Architecture firms throughout Australia are getting busier as the nation’s economy and building sector moves into recovery, the latest survey has found.
The Association of Consulting Architects (ACA) has published preliminary findings from its latest survey involving responses from 366 design and architecture practices.
Of the 330 firms who responded to a question about current workload, almost two thirds (65 precent) said they were either moderately busy or very busy.
This is almost three times the 22 percent whose practices are either quiet or very quiet.
Meanwhile, more than a quarter of all firms now have more than six months’ worth of work on their books.
By contrast, only twelve percent need more work right now.
Additional comments from responding firms reflect mostly positive experiences.
Whilst some firms talk of ‘zero pulse’, others talk of ‘momentum building’ and ‘working at 225 percent capacity’.
On firm described the broader construction market as being in ‘complete overdrive’.
Benefits are flowing through into hiring activity and improvements in firms’ financial positions.
On the first issue, improving conditions are leading to more hiring, fewer reductions in work hours and fewer redundancies.
All up, more than half (175) of the 329 practices who responded to a question about hiring have taken on new staff over the past year.
The 175 practices who have hired have taken on 313 new staff. This includes 58 students, 105 graduates, 81 mid-career practitioners, 58 experienced practitioners and 11 people in other roles.
Whilst 73 percent of practices accessed JobKeeper, meanwhile, only 6 percent have reduced staff numbers since the program’s end.
Meanwhile, of those firms surveyed, the number who currently have measures in place such as reduced work hours, reduced pay, employee standdowns and forced redundancies stands at 22, 11, 4 and 5 respectively. This is well below the 67, 35, 30 and 21 firms who have used such measures at some time during the past year.
In terms of financial position, 32 percent of firms acknowledge that their financial position has deteriorated since the beginning of the pandemic but 39 percent say their finances are now in better shape compared with pre-pandemic levels.
Furthermore, more than 60 percent expect their firm’s financial position to be better off in twelve months’ time compared with today.
Largely speaking, the stronger conditions reflect a broader strengthening in the building market which has been driven by measures such as HomeBuilder and government investment in social housing.
Whilst conditions in commercial and multi-residential building have softened, the number of new dwellings being approved in detached residential construction has been running at record levels.
In response, practices have shifted their focus.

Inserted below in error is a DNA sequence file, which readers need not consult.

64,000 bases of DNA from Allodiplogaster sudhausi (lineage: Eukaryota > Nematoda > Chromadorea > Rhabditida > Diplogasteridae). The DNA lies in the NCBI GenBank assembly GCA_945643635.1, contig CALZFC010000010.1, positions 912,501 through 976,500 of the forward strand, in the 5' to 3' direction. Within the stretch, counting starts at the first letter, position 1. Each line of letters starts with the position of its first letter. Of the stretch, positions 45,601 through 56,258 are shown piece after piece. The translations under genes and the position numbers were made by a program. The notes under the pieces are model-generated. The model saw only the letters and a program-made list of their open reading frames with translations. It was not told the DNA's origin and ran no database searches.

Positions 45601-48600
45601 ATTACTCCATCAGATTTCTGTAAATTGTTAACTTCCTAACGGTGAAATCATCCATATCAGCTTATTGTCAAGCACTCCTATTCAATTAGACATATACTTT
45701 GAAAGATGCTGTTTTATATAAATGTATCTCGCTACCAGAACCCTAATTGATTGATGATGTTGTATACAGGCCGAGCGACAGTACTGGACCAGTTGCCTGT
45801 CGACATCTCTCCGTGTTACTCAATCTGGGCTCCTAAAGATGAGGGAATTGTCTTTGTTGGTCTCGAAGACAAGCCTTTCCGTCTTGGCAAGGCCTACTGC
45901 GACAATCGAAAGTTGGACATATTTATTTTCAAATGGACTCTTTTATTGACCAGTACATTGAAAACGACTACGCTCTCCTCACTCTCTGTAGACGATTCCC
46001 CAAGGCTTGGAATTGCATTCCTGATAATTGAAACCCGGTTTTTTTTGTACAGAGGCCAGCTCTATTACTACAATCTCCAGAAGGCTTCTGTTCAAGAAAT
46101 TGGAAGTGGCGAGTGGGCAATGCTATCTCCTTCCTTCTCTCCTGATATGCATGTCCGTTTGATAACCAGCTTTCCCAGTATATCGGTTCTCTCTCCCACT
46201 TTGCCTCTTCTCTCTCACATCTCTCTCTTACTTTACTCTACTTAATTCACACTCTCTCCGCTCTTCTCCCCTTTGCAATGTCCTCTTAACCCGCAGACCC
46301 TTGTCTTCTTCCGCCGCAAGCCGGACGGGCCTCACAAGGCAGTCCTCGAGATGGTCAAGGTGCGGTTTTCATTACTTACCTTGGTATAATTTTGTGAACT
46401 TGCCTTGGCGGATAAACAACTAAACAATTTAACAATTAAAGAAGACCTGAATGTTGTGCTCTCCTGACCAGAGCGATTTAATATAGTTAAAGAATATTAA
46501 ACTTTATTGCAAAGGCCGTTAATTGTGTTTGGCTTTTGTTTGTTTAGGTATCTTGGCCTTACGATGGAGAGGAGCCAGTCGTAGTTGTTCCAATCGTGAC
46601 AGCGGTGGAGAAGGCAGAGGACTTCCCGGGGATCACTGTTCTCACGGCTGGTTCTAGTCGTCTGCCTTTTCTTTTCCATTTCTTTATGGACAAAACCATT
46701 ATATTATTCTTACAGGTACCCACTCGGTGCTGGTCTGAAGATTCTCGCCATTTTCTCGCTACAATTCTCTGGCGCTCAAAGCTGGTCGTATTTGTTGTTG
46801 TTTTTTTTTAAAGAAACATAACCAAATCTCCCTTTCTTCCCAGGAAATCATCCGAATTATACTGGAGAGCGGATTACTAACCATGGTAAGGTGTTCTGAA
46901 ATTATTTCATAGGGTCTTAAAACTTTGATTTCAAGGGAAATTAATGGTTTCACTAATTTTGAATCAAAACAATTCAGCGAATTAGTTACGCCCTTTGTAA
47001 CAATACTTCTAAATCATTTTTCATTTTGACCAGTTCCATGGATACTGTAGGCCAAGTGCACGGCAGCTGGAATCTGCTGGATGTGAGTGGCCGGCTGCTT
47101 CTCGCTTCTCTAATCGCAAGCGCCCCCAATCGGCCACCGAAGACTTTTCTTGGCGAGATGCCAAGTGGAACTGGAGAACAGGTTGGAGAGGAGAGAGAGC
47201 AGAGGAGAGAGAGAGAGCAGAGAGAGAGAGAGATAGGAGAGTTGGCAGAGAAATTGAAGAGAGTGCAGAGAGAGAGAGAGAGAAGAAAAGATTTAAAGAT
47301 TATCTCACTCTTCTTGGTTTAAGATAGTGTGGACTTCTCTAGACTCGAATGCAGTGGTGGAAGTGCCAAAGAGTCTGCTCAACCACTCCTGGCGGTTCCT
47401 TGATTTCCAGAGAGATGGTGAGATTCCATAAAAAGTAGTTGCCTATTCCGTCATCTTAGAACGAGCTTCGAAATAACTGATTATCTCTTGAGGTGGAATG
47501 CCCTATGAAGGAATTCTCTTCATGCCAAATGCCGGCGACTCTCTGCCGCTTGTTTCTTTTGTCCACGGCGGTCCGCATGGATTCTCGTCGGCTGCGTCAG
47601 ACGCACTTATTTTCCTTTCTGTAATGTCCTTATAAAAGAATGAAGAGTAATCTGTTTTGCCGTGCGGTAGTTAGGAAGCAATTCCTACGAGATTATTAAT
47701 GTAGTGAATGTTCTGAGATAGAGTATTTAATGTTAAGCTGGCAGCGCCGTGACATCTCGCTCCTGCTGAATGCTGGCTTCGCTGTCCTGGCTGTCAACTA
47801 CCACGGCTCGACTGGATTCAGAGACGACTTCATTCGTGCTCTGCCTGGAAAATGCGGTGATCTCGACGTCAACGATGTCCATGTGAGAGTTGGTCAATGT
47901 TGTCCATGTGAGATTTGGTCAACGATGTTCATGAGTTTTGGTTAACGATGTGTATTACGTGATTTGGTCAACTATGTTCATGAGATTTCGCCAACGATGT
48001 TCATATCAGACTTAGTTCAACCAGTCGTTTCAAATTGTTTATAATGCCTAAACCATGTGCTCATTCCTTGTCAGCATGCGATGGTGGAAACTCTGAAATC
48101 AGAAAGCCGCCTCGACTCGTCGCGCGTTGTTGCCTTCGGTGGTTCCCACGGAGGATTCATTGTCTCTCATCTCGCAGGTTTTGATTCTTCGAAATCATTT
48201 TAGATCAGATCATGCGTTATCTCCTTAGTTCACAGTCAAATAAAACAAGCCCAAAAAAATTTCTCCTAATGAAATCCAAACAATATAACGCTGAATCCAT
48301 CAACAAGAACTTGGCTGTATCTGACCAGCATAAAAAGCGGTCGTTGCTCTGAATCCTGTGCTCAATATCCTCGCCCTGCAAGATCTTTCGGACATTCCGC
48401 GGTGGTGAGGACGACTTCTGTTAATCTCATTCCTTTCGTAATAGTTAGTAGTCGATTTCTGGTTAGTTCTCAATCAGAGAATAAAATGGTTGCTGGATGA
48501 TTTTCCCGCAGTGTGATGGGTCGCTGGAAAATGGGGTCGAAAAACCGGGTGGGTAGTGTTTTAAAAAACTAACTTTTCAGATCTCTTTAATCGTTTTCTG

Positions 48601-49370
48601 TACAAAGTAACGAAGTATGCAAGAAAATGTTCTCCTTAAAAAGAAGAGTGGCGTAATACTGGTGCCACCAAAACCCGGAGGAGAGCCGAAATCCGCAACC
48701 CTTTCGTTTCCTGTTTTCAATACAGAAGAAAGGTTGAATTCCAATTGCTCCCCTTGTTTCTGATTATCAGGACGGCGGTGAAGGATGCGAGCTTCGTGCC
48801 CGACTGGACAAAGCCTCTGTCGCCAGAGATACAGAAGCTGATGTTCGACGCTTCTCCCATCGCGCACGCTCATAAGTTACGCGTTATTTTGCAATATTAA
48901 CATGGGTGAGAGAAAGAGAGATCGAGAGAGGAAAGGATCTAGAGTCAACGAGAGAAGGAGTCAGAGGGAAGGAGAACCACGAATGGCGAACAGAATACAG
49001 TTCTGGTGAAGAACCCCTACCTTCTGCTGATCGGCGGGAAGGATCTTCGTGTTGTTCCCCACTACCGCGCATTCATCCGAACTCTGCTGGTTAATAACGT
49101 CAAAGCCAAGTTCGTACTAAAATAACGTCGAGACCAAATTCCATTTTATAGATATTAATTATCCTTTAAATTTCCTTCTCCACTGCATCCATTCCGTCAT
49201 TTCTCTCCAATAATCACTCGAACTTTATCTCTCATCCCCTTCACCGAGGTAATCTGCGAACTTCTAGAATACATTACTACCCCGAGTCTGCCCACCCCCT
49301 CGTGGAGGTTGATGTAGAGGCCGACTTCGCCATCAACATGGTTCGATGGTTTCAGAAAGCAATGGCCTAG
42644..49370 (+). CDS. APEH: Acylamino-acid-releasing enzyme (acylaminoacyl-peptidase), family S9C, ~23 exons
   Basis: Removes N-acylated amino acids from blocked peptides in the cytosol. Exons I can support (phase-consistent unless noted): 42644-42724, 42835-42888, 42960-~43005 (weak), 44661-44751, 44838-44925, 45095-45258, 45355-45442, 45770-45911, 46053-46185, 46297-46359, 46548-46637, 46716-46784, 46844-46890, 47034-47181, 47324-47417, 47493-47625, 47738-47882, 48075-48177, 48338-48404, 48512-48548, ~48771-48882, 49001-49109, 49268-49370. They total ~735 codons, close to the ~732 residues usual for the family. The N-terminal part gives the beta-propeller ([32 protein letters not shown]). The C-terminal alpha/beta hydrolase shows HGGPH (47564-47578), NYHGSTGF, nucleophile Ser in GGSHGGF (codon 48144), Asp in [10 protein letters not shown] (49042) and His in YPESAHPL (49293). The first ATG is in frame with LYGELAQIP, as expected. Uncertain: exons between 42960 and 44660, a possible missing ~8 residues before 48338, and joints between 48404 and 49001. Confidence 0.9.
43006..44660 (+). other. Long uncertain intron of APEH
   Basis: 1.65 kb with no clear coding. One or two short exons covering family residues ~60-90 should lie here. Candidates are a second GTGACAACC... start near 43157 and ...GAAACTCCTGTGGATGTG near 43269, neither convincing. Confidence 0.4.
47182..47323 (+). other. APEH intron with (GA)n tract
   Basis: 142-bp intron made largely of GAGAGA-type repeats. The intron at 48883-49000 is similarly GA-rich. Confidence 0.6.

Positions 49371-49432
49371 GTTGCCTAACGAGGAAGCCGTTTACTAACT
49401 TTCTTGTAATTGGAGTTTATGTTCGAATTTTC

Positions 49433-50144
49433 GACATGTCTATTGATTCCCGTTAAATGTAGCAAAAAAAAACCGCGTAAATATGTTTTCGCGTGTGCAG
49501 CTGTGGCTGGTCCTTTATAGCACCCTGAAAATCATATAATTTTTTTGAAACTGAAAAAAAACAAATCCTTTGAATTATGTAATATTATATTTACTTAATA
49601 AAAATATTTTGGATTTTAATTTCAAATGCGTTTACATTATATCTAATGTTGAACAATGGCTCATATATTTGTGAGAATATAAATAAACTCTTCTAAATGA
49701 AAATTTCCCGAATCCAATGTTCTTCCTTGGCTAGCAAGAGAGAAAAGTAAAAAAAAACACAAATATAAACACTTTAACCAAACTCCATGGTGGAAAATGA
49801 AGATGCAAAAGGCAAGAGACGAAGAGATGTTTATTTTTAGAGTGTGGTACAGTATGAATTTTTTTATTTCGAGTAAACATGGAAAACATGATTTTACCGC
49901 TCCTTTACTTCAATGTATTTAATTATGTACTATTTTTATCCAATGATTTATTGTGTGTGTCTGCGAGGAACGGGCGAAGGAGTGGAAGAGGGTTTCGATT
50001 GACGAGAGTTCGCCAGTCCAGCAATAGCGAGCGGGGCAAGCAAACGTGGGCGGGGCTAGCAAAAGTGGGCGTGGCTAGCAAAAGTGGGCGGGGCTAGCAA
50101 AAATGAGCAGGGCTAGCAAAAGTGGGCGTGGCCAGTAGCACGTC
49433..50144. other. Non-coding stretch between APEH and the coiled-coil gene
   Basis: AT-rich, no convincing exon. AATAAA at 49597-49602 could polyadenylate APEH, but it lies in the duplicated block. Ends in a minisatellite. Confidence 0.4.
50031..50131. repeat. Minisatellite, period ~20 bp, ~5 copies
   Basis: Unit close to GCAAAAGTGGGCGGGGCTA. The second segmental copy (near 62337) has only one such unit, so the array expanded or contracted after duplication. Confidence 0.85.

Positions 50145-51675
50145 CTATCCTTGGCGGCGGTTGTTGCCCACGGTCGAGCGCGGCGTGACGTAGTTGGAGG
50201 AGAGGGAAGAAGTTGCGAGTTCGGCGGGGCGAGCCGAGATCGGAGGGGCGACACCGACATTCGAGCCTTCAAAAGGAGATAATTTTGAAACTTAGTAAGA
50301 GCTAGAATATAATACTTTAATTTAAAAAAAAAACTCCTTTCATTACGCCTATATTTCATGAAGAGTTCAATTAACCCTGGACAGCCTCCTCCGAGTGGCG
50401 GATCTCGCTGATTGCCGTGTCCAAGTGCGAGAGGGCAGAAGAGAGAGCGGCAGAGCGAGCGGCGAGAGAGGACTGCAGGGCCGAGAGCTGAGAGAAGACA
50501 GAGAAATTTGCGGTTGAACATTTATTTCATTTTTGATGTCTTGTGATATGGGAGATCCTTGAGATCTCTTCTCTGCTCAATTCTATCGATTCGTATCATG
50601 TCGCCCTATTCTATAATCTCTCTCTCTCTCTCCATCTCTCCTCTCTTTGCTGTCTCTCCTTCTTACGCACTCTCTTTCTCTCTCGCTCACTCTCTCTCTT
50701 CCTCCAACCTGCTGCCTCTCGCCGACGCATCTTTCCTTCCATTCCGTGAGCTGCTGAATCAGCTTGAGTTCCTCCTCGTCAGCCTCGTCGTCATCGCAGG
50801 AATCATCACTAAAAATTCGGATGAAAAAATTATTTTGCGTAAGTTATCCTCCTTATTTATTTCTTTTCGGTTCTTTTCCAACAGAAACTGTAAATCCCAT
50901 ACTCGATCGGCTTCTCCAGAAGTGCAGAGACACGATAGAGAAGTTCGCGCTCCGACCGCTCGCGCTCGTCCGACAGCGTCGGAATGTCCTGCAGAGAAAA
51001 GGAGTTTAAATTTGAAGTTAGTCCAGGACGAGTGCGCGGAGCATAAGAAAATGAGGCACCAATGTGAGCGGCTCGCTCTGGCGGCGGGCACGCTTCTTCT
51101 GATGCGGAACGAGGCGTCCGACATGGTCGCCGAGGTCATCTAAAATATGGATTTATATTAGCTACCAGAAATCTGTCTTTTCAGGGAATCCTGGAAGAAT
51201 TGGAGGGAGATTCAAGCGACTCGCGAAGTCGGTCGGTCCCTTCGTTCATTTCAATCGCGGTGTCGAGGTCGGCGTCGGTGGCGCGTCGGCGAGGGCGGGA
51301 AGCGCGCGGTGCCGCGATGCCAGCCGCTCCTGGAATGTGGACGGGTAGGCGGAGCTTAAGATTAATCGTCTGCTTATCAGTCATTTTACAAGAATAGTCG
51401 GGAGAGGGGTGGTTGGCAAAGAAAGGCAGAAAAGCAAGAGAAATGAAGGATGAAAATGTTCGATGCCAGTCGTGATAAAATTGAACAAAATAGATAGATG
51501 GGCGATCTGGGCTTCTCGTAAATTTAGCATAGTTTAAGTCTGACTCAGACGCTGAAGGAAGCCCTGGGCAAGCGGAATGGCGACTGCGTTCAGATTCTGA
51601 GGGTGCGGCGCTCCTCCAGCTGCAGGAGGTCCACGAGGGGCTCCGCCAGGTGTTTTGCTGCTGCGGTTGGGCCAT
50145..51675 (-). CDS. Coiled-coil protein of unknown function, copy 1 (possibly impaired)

Among those surveyed, the number of firms operating in the private single residential market has grown from 220 before the pandemic to 228 now. The number of practices operating in social housing has also risen from 64 to 72.
Conversely, the number of firms operating in the multi-residential, commercial (office), retail, aged care and hospitality sectors has fallen since the start of the pandemic from 132, 153, 68, 58 and 56 respectively to 124, 142, 51, 42 and 45.
In other survey responses:
- Almost six in ten practices (59 percent) expected at least one staff member to perform some form of remote work over the coming week (note: this survey was taken before the latest Victorian COVID cluster). On the flip side, 14 percent had all staff working remotely.
- More than four in ten practices (41 percent) altered work practices during the pandemic.
- Both during the pandemic and now, the most common changes to work arrangements involved more flexible working arrangements. As noted above, the number of practices which are reducing work hours, reducing pay, standing down staff and implementing forced redundancies has fallen (see above).
- Three quarters of firms say the wellbeing of their people is either good or very good. Encouragingly, the number of firms who say wellbeing overall is better or much better compared with at the start of the pandemic (39 percent) outweighs the number of firms who say it is worse or much worse (17 percent) by more than two to one.
- Almost six in ten firms (59 percent) say there are positive lessons learned during the pandemic that will be brought forward.
- Common changes to ongoing work arrangements include greater use of online meetings and collaboration (75 percent of practices), more flexibility on where work is performed (65 percent), more flexibility on when work is completed (43 percent), reduced travel time for work (39 percent) and increased communication from leaders and management (31 percent).
The survey is the fifth in a series which the ACA has taken during the pandemic.
The surveys aim to help the organisation to better understand COVID’s impact on its members over time along with how to best support members through advocacy and services.
Despite overall levels of optimism, concern about market conditions remain.
Some practices feel the market has become overheated and complain of a shortage of materials such as timber.
Others say the number of projects which have been put on hold makes it difficult to make plans regarding resources and cash flow more than one or two months in advance.
Finally, firms talk of ongoing pressure on fees and frustration about difficulty in turning higher levels of activity profitable growth.
“There are too many tenders and the architectural fees are still too competitive and not sustainable,” one respondent said.
“We’re submitting proposals but a there is fee pressure even with ‘COVID pricing.’”